Shane Martin, Anthony King Professor in Comparative Government, University of Essex Great Britain and Northern Ireland (Europe)
- in-depth/constructive exchanges on approaches, methods or results
Dr Richard Whitaker, University of Leicester Great Britain and Northern Ireland (Europe)
- in-depth/constructive exchanges on approaches, methods or results
Prof. Christian Breunig, Universität Konstanz Germany (Europe)
- in-depth/constructive exchanges on approaches, methods or results
- Publication

Scientific events

Active participation

Title Type of contribution Title of article or contribution Date Place Persons involved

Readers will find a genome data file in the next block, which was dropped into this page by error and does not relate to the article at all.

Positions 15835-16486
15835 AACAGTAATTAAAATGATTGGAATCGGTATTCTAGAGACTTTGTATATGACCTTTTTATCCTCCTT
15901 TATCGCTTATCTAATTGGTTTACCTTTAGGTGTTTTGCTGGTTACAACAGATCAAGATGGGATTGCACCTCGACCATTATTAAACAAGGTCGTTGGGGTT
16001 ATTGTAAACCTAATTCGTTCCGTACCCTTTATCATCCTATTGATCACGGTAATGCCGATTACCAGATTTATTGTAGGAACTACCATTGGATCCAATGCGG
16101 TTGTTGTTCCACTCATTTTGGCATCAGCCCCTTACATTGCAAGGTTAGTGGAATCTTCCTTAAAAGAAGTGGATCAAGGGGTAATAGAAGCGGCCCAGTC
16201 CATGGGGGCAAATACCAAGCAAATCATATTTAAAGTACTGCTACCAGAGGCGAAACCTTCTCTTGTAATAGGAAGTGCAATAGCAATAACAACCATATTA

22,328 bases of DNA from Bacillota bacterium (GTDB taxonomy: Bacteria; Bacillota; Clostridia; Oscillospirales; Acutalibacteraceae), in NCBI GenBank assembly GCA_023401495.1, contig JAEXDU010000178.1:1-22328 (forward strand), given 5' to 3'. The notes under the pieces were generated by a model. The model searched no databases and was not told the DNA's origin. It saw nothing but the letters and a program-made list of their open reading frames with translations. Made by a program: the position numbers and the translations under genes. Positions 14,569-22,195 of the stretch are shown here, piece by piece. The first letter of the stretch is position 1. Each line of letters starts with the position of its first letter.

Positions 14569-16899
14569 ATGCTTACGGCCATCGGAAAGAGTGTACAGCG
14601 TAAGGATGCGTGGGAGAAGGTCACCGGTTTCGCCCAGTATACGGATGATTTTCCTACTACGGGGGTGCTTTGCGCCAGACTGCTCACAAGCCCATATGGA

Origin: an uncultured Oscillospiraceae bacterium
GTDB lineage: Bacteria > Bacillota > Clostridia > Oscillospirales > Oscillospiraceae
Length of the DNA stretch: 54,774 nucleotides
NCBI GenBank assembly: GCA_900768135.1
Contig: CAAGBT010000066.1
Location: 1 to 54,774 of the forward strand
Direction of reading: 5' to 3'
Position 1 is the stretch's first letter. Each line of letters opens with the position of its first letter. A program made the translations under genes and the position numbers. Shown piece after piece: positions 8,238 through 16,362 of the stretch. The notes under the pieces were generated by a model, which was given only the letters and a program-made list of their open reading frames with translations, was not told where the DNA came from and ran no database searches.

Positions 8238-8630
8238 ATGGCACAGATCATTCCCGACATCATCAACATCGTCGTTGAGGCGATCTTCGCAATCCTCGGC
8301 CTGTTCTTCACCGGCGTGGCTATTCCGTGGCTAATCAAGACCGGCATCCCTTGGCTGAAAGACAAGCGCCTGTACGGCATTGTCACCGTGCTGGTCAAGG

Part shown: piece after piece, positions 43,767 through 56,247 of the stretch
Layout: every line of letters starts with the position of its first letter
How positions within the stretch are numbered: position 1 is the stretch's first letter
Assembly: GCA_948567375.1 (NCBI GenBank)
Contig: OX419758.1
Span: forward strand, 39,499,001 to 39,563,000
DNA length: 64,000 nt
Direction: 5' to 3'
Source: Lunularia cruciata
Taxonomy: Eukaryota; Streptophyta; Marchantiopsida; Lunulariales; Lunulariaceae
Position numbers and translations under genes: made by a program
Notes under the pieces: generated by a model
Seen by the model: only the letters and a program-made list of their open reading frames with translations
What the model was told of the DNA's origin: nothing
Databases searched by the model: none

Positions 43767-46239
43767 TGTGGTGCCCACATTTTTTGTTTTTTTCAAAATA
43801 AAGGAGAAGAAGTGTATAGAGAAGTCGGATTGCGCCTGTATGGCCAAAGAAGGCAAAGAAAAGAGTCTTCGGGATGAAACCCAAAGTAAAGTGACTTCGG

Swiss Political Science Association: Annual Conference Talk given at a conference The Politics of Legislative Debate in Switzerland 03.02.2020 Lucerne, Switzerland Frech Elena;
European Consortium for Political Research (ECPR) General Conference Talk given at a conference EF Panel Chair and Presentation of Controll paper 04.09.2019 Wrozlav, Poland Frech Elena;
Annual Meeting of the American Political Science Association Talk given at a conference No Representation without Compensation: The Effect of Interest Groups on Legislative Behavior Beyond Voting 29.08.2019 Washington, United States of America Huwyler Oliver; Bailer Stefanie; Turner-Zwinkels Tomas;
ECPR General Conference Talk given at a conference The Times are Changing? Electoral Shifts, Control and the Selection of Newcomers 24.08.2019 Hamburg, Germany Turner-Zwinkels Tomas; Bailer Stefanie;
ECPR Parliaments Conference Talk given at a conference Changing Places in Parliament 29.06.2019 Leiden, Netherlands Bailer Stefanie; Hug Simon;